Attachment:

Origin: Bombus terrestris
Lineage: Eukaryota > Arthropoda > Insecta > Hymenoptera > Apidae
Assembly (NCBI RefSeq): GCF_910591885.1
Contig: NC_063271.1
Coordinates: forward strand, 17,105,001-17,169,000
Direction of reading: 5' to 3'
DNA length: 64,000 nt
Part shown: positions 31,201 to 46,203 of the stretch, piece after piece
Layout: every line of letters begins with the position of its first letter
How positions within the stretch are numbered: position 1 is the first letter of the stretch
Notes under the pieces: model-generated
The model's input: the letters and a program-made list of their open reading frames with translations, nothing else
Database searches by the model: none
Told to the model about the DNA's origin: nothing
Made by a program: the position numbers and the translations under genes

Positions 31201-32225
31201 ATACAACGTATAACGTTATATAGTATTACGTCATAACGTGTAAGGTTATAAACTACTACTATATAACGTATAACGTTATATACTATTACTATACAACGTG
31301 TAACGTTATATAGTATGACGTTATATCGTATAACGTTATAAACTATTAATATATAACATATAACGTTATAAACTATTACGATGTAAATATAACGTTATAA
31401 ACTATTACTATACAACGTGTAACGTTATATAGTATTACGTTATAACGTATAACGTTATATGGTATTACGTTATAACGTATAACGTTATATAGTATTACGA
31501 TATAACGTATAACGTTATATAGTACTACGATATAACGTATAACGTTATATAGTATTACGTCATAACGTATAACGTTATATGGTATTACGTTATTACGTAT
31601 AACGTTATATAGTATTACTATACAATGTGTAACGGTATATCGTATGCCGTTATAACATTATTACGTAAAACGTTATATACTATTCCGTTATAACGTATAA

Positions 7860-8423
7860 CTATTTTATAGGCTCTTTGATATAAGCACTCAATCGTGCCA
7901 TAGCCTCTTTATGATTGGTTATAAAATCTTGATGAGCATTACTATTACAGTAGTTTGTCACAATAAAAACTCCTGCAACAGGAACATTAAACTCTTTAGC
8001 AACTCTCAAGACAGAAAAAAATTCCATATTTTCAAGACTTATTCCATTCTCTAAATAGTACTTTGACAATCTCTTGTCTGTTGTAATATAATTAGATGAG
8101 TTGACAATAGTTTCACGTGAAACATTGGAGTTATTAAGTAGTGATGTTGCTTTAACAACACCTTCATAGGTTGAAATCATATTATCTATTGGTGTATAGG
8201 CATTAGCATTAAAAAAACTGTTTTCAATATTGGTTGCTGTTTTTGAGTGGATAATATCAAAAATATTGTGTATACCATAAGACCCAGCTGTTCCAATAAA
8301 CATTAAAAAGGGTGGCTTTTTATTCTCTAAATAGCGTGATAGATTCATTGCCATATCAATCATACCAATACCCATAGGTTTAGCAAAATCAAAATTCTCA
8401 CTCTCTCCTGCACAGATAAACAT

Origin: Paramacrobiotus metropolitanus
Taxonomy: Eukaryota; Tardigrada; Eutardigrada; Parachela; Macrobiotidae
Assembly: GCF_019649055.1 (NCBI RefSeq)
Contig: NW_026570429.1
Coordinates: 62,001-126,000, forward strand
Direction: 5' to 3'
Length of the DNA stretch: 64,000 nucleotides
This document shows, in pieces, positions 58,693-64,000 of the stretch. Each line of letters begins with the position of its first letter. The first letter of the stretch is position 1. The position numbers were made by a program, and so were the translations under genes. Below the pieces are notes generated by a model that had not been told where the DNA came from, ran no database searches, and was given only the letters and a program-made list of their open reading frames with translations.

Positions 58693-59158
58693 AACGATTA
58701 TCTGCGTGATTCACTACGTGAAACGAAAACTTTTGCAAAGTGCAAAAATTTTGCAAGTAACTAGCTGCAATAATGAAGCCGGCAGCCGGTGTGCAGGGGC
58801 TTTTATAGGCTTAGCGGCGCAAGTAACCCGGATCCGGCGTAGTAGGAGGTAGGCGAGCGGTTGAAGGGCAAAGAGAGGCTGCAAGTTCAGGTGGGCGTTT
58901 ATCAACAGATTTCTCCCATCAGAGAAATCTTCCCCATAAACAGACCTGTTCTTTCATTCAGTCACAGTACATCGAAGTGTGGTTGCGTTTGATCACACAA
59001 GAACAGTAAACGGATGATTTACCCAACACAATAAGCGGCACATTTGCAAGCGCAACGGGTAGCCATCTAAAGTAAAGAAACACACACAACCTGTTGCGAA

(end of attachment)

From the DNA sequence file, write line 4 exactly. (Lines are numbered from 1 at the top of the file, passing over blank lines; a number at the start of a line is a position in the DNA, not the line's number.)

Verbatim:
Contig: NC_063271.1